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. xxvII. OF THE WORLD. . 779 and Nabuchodonosor, found out by Torniellus, are the children of mere fantasy, it is so plain, that it needs no proof at all. Wherefore we may truly say, that they which have contended about the time of this history, being well furnished of matter wherewith to confute each other, but wanting wherewith to defend themselves, (like naked men in a stony field,) have chased Holofernes out of all parts of time, and left him and his great expedition extra anni solisque vias, in an age that never was, and in places that were never known.
Surely to find out 'y the borders of Japheth, which were towards the south, and over against Arabia, or the countries of Phud and Lud, that lay in Holofernes's way, I think it would as much trouble cosmographers as the former question hath done chronologers. But I will not busy myself herewith; having already so far digressed, in shewing who lived not with Manasses, that I think it high time to return unto mine own work, and rehearse what others I find to have had their part in the long time of his reign.
SECT. VI. Of other princes and actions that were in these times. THE first year of Manasses was the last of Romulus; after whose death, one year the Romans wanted a king. Then was Numa Pompilius, a Sabine, chosen ; a peaceable man, and seeming very religious in his kind. He brought the rude people, which Romulus had employed only in wars, to some good civility, and a more orderly fashion of life. This he effected by filling their heads with superstition; as, persuading them that he had familiarity with a nymph called Egeria, who taught him a many of ceremonies, which he delivered unto the Romans as things of great importance. But all these devices of Numa were, in his own judgment, no better than mere delusions, that served only as rudiments to bring the savage multitude of thieves and outlaws, gathered into one body by Romulus, to some form of milder discipline than their boisterous and wild
y Judith ii. 23, 25.
nature was otherwise apt to entertain. This appeared by the books that were found in his grave almost six hundred years after his death, wherein the superstition taught by himself was condemned as vain. His grave was opened by chance, in digging a piece of ground that belonged to one L. Petilius, a scribe. Two coffins or chests of stone were in it, with an inscription in Greek and Latin letters, which said that Numa Pompilius the son of Pompo, king of the Romans, lay there. In the one coffin was nothing found, his body being utterly consumed. In the other were his books, wrapped up in two bundles of wax; of his own constitutions seven, and other seven of philosophy. They were not only uncorrupted, but in a manner fresh and new. The prætor of the city desiring to have a sight of these books, when he perceived whereunto they tended, refused to deliver them back to the owner, and offered to take a solemn oath, that they were against the religion then in use. Hereupon the senate, without more ado, commanded them to be openly burnt. It seems that Numa did mean to acquit himself unto wiser ages, which he thought would follow, as one that had not been so foolish as to believe the doctrine wherein he instructed his own barbarous times. But the poison, wherewith he had infected Rome when he sat in his throne, had not left working, when he ministered the antidote out of his grave. Had these books not come to light until the days of Tully and Cæsar, when the mist of ignorance was somewhat better discussed, likely it is, that they had not only escaped the fire, but wrought some good (and peradventure general) effect. Being as it was, they served as a confutation, without remedy, of idolatry that was inveterate.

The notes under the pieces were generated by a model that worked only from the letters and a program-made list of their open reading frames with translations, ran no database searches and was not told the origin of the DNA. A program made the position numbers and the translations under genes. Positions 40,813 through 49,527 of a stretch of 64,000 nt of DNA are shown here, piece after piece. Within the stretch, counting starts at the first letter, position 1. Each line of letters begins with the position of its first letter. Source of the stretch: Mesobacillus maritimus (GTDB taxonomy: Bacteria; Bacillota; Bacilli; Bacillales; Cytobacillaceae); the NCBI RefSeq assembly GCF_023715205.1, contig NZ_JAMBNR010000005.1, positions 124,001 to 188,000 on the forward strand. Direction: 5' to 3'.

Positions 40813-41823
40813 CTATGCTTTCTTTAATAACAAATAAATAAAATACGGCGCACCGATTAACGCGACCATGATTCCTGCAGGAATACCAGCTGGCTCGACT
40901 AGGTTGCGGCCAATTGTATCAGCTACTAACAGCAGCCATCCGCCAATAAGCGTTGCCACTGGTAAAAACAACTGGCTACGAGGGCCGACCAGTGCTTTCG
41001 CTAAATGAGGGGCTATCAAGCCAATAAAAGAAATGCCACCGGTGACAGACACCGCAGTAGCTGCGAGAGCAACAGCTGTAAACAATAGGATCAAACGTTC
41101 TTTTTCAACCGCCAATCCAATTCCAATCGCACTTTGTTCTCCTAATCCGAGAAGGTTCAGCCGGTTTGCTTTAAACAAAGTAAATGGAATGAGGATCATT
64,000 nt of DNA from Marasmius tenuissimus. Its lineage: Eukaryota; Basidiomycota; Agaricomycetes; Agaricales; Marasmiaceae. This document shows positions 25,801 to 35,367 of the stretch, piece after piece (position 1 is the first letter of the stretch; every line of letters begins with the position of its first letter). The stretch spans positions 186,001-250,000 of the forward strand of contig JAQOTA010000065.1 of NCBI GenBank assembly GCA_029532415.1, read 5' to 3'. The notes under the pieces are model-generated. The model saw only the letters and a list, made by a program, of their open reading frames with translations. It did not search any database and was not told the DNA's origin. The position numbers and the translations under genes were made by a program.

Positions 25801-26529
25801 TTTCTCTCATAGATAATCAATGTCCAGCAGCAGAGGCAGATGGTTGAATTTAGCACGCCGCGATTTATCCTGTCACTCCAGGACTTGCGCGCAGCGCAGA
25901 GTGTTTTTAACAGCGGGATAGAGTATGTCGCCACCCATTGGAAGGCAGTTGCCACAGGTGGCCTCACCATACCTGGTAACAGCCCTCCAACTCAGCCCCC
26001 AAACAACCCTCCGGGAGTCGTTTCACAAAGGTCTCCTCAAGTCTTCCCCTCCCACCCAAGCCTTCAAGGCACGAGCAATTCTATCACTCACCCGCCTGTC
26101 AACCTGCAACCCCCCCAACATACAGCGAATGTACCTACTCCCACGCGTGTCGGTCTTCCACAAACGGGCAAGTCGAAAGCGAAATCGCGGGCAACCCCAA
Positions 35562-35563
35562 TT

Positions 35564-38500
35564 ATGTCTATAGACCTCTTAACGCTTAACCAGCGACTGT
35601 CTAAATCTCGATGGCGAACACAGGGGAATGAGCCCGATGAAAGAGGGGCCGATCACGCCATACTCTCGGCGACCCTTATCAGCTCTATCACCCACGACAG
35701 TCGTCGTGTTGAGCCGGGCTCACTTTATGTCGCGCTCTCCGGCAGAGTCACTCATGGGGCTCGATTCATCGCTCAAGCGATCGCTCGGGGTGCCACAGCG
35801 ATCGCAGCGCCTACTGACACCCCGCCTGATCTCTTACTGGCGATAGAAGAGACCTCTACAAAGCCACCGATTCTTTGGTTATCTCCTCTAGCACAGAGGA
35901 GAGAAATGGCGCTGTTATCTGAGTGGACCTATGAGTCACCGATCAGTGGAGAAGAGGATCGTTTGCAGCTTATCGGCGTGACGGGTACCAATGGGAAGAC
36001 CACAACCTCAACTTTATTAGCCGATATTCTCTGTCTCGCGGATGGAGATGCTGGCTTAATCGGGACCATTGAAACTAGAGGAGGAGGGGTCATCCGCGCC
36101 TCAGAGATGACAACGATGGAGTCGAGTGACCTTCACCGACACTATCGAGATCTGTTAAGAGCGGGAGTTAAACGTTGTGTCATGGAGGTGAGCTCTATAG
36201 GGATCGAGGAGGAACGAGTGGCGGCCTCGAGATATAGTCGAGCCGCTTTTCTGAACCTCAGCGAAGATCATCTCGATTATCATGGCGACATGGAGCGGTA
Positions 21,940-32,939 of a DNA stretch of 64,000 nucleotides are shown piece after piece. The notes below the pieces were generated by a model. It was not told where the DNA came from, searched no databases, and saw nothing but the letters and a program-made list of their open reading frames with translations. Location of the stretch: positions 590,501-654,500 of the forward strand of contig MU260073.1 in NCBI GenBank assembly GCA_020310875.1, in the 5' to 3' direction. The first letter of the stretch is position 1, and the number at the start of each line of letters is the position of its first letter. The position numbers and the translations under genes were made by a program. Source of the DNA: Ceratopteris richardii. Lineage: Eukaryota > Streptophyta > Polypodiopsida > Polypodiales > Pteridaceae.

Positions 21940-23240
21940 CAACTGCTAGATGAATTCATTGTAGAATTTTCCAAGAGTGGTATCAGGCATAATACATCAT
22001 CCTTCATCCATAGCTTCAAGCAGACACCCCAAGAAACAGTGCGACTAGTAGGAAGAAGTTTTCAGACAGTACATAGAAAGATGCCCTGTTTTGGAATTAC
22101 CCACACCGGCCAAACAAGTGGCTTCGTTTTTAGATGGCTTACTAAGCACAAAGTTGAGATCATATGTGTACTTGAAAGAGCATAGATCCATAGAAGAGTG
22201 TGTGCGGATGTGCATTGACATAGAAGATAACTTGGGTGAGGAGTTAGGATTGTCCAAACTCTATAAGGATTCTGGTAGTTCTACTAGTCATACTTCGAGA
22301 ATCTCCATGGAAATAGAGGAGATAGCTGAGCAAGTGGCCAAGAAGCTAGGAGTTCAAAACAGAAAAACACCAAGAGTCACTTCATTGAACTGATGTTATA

Numa reigned three and forty years in continual peace. After him Tullus Hostilius, the third king, was chosen in the six and fortieth of Manasses, and reigned two and thirty years, busied for the most part in war. He quarrelled with the Albans, who met him in the field ; but regard of the danger, which both parts had cause to fear, that might grow unto them from the Thuscanes, caused
them to bethink themselves of a course, whereby, without effusion of so much blood as might make them too weak for a common enemy, it might be decided who should command, and who obey.
There were in each camp three brethren, twins born at one birth, (Dionysius says that they were cousin-germans,) of equal years and strength, who were appointed to fight for their several countries. The end was, that the Horatii, champions for the Romans, got the victory, though two of them first lost their lives. The three Curatii that fought for Alba (as Livy tells it) were all alive, and able to fight, yet wounded, when two of their opposites were slain; but the third, Horatius, pretending fear, did run away, and thereby drew the others, who by reason of their hurts could not follow him with equal speed, to follow him at such distance one from another, that returning upon them he slew them, as it had been in single fight, man after man, ere they could join together, and set upon him all at once. Dionysius reports it somewhat otherwise, telling very particularly what wounds were given and taken, and saying, that first one of the Horatii was slain, then one of the Curatii, then a second Horatius, and lastly the two Curatii, whom the third Horatius did cunningly sever one from the other, as is shewed before.